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Mack Brown explains his post-practice system for coaching his coaches

A few weekends ago, Mack Brown and North Carolina held an open practice where media was allowed to attend, and one media member zeroed in on Brown walking around practice, from drill to drill, on his phone.

When asked about that yesterday during his presser, Brown explained that he used to walk around and take notes on with a pen and a pad of paper, but being able to do the same thing on his phone is so much more efficient for the college coaching veteran.

What I found interesting isn't that Brown was taking the notes, but rather what Brown shared about what he does with those phone-notes after the reporter suggested that he seems pretty "hands-off" with coaches during practice.

"I am very hands-on with the coaches in this building and in our staff room. I'm very hard on them and very demanding and they know that. They laugh when people say 'He's so nice,' and 'he's so easy to work for.'"

"Most of what I'm doing is making sure that we're doing everything right as coaches, during practice. A lot of coaches like to yell at assistants on the field, they like to be seen, they like to tell people that they can coach. I have always felt like if I yell at an assistant in front of his players, I am demeaning him in front of them and I am taking away some of their ability to have confidence in him."

"I don't want to do that."

Mack explains why he believes in coaching them on the finer details inside for a few hours, after practices.

"I'm going to coach them inside, away from everybody else, and I believe that it is disrespectful when you're yelling at a coach because of his inability to coach his players. I just don't like that. It's not my style at all."

"I'll have some notes about players, but most of what I do with the players is off video. So we will come off the field and sit down and I will watch two or three hours of practice video and I'll go over every drill and I am constantly writing my staff notes about little things like - don't put the ball on the line every time. Move the ball off the line sometimes because we have to work on alignments. And why are we having false starts? I don't understand that. We don't even have a snap count. So help me understand false starts. Or how can we line up offsides? We have officials out there. Check with the official."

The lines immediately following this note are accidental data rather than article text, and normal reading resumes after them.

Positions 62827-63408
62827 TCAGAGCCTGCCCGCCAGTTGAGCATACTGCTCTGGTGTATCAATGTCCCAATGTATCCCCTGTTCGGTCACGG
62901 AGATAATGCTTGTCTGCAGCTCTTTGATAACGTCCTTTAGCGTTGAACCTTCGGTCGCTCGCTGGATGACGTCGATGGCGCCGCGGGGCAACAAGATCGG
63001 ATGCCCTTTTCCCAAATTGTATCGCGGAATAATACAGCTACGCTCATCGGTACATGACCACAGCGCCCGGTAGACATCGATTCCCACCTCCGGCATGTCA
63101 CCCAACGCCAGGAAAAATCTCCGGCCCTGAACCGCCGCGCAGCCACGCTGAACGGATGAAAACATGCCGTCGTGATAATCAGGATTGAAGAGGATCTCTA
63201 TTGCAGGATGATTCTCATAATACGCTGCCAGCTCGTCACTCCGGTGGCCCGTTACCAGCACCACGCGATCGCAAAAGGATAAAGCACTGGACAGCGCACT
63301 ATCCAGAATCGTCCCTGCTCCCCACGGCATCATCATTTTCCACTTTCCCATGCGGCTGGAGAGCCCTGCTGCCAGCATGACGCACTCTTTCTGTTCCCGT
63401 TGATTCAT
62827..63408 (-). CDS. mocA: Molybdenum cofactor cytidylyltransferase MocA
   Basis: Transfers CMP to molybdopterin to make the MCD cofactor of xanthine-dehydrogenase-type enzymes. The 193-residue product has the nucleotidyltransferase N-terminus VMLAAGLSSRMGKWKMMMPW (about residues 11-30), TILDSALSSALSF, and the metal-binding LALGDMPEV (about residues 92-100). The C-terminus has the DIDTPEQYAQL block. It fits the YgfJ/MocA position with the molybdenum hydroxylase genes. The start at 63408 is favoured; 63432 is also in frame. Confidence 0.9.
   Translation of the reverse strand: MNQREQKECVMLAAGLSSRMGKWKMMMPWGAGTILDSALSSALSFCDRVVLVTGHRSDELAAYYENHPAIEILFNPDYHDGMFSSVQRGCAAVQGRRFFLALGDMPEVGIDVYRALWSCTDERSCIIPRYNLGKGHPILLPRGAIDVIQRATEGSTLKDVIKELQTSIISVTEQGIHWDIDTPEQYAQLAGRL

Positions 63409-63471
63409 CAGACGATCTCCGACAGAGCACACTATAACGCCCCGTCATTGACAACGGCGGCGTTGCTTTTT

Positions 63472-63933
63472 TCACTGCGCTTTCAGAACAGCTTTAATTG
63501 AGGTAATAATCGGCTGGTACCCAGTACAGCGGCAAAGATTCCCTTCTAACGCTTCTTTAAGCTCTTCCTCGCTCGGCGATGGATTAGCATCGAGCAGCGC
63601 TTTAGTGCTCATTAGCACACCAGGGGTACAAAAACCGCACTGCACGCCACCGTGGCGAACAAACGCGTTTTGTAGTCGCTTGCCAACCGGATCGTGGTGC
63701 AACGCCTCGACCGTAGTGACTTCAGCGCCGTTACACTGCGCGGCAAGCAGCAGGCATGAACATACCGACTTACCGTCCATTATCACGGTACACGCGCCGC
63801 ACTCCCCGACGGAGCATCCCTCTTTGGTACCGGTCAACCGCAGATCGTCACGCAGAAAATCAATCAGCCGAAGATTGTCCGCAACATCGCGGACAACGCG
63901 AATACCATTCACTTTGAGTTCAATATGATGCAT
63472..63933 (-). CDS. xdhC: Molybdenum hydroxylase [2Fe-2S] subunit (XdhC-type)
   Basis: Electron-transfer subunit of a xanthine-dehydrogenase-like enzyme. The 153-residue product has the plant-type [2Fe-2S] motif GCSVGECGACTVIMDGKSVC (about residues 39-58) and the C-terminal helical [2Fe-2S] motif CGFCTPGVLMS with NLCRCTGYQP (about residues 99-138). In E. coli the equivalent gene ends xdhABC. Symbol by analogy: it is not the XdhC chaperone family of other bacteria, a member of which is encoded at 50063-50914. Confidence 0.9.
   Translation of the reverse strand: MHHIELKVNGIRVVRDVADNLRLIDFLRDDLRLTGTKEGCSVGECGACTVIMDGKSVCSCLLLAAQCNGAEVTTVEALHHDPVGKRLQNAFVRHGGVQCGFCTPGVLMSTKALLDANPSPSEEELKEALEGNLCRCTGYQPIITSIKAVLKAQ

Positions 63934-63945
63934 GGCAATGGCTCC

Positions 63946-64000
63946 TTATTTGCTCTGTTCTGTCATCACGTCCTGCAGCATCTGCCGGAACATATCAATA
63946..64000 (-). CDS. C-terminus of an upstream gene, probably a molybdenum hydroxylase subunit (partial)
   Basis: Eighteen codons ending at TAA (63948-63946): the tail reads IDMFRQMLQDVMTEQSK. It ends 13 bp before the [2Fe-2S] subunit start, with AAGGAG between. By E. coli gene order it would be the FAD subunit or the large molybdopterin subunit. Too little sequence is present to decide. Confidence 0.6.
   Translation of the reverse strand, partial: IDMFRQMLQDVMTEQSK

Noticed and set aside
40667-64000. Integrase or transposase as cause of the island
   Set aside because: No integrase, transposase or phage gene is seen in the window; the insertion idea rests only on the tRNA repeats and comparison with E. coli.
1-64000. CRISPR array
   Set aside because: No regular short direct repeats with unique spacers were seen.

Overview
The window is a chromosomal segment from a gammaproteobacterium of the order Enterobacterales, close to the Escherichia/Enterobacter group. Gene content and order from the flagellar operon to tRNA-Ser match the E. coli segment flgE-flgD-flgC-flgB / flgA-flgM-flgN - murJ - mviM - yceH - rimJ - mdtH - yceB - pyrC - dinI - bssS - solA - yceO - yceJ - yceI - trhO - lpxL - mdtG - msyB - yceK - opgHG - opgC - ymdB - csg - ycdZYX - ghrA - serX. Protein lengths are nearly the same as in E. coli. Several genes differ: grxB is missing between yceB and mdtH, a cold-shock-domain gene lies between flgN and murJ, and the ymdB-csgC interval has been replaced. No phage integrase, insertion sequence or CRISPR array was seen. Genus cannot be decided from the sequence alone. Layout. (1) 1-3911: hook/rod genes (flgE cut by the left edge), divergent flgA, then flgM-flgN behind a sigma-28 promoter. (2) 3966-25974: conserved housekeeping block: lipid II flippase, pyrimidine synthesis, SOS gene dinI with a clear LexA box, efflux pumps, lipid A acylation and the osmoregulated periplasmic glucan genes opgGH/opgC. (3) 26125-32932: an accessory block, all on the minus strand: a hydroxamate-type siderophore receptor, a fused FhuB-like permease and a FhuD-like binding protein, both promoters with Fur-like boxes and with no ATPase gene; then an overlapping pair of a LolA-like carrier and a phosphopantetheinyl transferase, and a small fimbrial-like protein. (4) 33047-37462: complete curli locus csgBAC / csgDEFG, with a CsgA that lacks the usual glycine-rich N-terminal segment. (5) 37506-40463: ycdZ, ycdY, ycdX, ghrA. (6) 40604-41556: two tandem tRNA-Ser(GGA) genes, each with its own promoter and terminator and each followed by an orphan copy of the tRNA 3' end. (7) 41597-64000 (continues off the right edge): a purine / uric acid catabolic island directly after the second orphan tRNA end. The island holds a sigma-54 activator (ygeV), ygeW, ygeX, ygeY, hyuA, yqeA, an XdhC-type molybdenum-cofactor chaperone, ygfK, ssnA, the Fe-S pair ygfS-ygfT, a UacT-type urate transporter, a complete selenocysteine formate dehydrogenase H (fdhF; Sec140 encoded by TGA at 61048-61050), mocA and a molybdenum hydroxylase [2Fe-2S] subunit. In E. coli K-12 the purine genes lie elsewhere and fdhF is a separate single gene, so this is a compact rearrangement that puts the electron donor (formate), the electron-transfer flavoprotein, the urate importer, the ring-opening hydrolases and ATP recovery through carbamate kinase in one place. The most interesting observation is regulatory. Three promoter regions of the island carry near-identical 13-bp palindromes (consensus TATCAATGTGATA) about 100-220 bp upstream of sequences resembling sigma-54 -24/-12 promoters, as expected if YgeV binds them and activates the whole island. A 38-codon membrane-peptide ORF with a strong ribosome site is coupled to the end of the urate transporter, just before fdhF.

"There's four pages of that kind of stuff. So they get it when they walk in and they look to see if their name is on the staff notes and they're happy if they're not. But I've told them, if you do your job, you won't be on there."

Mack says they also make a point to pull out plays where players are giving great effort, as well as loafs to show to the team to prove a point on what they're looking for on the field.

"That's my job. My job is to tell our guys what I see and what I like, and to tell them what concerns me that needs to be fixed."

"That's my job. To help give our coaches advantages by helping them with things that I don't feel like they're doing as well."

"Our coaches are great. Some of them weren't great when we got here, but when I am hard on them, right now they are great. They want to win. And I have told them, if you disagree with what I have to say, come see me about it, but these are facts that I think needs to get fixed. You can come to me and tell me if I'm not right, and I'll be fine with it, because I'm not always right."

Hear more from Brown in the clip.